No matter which SCCA venue you choose to have fun with your car, some kind of seatbelt is required. For SCCA road racing or pro racing there are no options: a multi-point racing harness is a must.
But, while aftermarket belt requirements in SCCA’s rulebooks have not changed much over the years, the specifics contained within those general requirements certainly have.
So why have the specs for harnesses changed? By and large, it’s because of the proliferation of head and neck restraints. These days, you simply can’t road race without one.
“All of our specifications were changed,” Carl Olson, motorsports manager at the SFI Foundation, says of the harness belt-width rules. “16.1, 16.5, and 16.6 were all revised to allow for whatever width of webbing meets the specification – a lab-performance specification.”
However, it’s not just head and neck restraints. Many factors came together recently to effect change in the harness industry.
“Narrow lap belts and shoulder harnesses were part of a comprehensive bio-physical examination conducted by a team of biomechanical engineers a few years ago,” Olson explains. “As a result of this research, the lap belt width specificsations were eliminated.”
The research showed that a two-inch lap belt interfaced better with the pelvis, actually improving performance over the then-mandatory three-inch-wide belt.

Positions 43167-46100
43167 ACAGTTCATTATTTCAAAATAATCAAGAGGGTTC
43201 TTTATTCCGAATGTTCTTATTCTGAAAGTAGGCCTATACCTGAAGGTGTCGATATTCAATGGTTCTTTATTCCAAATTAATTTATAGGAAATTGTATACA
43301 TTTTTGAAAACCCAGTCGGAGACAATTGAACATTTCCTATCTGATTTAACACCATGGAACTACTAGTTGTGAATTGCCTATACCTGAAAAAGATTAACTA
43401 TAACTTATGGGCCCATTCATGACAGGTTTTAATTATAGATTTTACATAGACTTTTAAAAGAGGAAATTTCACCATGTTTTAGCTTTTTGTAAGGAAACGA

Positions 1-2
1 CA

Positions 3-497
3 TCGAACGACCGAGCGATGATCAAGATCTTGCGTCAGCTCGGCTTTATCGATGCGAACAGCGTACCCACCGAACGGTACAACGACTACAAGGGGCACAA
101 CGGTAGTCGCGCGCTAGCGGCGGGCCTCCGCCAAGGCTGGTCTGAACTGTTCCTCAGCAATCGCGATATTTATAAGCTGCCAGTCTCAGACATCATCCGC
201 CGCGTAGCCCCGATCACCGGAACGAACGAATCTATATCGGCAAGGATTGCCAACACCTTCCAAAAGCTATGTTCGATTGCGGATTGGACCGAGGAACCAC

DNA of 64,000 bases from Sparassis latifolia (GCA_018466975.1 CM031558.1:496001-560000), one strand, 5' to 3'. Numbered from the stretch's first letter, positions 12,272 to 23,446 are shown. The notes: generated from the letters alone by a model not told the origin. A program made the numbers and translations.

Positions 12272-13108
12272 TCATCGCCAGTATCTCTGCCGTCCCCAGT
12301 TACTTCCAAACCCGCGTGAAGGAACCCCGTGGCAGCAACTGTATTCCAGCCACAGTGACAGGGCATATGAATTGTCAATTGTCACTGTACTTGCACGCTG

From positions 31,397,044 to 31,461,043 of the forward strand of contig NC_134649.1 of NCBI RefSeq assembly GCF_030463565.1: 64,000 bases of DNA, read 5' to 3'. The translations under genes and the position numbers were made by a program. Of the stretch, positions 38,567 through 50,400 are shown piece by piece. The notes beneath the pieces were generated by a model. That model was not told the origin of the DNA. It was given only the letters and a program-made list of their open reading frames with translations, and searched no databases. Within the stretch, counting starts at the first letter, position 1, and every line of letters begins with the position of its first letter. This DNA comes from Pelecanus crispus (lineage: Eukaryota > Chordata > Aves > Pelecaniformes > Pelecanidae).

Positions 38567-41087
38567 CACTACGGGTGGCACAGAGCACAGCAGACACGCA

“The two-inch-wide belt does not bunch like the three-inch belt, and it fits more naturally over the pelvis,” says Warren Caswell of Sparco. “The better fit also makes it easier to tighten the two-inch belt.”
HMS Motorsport has an expansive harness-technology section on its Web site which further explains some of the benefits of the two-inch lap belt: “Since the two-inch webbing fits well within the iliac crest of the pelvis, it is less likely to slide up above the crest and cause submarining — a condition where the body slides down below the lap belt, possibly causing internal organ damage,” the site reads. “Research shows that the faster the pelvis is captured, the lower the resultant loads on the chest, head, and neck.”
Similar to the cavity in your pelvis, most all head and neck restraint devices have a specific channel or location in which the shoulder must engage in order to function effectively. With some units, accommodating a three-inch belt can be a real battle.
Initially, only a select handful of harness manufacturers offered what became known as a “HANS harness”, engineered to be used in conjunction with that pioneering head and neck restraint. But this type of harness is becoming more common every day.
“[The fact that] most of the head and neck restraints worked more effectively with a two-inch shoulder harness became an important factor in the elimination of the three-inch mandatory requirement,” Olson explains, adding, “I don’t have the exact numbers, but a considerable percentage of [manufacturers] now have submitted systems using two-inch lap belts and shoulder harnesses for certification.”